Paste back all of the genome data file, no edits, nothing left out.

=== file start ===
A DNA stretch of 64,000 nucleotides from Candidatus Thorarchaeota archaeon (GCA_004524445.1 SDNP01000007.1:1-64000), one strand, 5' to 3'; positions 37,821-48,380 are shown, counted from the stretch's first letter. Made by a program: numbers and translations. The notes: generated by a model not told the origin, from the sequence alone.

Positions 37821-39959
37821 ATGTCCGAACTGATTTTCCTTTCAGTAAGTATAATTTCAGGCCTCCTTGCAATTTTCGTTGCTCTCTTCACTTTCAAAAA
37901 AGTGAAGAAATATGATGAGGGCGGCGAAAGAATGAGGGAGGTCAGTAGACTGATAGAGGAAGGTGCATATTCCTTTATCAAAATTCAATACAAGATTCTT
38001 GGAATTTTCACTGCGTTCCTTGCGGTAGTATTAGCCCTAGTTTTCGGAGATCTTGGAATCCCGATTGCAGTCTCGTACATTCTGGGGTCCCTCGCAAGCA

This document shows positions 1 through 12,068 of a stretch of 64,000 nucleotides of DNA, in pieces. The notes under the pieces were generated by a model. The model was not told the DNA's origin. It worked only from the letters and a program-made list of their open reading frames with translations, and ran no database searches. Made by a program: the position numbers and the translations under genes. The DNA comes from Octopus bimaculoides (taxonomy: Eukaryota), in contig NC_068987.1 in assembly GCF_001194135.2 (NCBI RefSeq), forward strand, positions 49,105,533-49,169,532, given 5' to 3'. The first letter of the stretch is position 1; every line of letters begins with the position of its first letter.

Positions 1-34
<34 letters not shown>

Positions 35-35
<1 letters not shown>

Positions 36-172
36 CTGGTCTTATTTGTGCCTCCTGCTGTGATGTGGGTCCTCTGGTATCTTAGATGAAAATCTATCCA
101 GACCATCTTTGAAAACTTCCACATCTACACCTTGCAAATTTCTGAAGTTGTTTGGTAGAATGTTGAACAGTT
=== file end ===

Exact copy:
A DNA stretch of 64,000 nucleotides from Candidatus Thorarchaeota archaeon (GCA_004524445.1 SDNP01000007.1:1-64000), one strand, 5' to 3'; positions 37,821-48,380 are shown, counted from the stretch's first letter. Made by a program: numbers and translations. The notes: generated by a model not told the origin, from the sequence alone.

Positions 37821-39959
37821 ATGTCCGAACTGATTTTCCTTTCAGTAAGTATAATTTCAGGCCTCCTTGCAATTTTCGTTGCTCTCTTCACTTTCAAAAA
37901 AGTGAAGAAATATGATGAGGGCGGCGAAAGAATGAGGGAGGTCAGTAGACTGATAGAGGAAGGTGCATATTCCTTTATCAAAATTCAATACAAGATTCTT
38001 GGAATTTTCACTGCGTTCCTTGCGGTAGTATTAGCCCTAGTTTTCGGAGATCTTGGAATCCCGATTGCAGTCTCGTACATTCTGGGGTCCCTCGCAAGCA

This document shows positions 1 through 12,068 of a stretch of 64,000 nucleotides of DNA, in pieces. The notes under the pieces were generated by a model. The model was not told the DNA's origin. It worked only from the letters and a program-made list of their open reading frames with translations, and ran no database searches. Made by a program: the position numbers and the translations under genes. The DNA comes from Octopus bimaculoides (taxonomy: Eukaryota), in contig NC_068987.1 in assembly GCF_001194135.2 (NCBI RefSeq), forward strand, positions 49,105,533-49,169,532, given 5' to 3'. The first letter of the stretch is position 1; every line of letters begins with the position of its first letter.

Positions 1-34
<34 letters not shown>

Positions 35-35
<1 letters not shown>

Positions 36-172
36 CTGGTCTTATTTGTGCCTCCTGCTGTGATGTGGGTCCTCTGGTATCTTAGATGAAAATCTATCCA
101 GACCATCTTTGAAAACTTCCACATCTACACCTTGCAAATTTCTGAAGTTGTTTGGTAGAATGTTGAACAGTT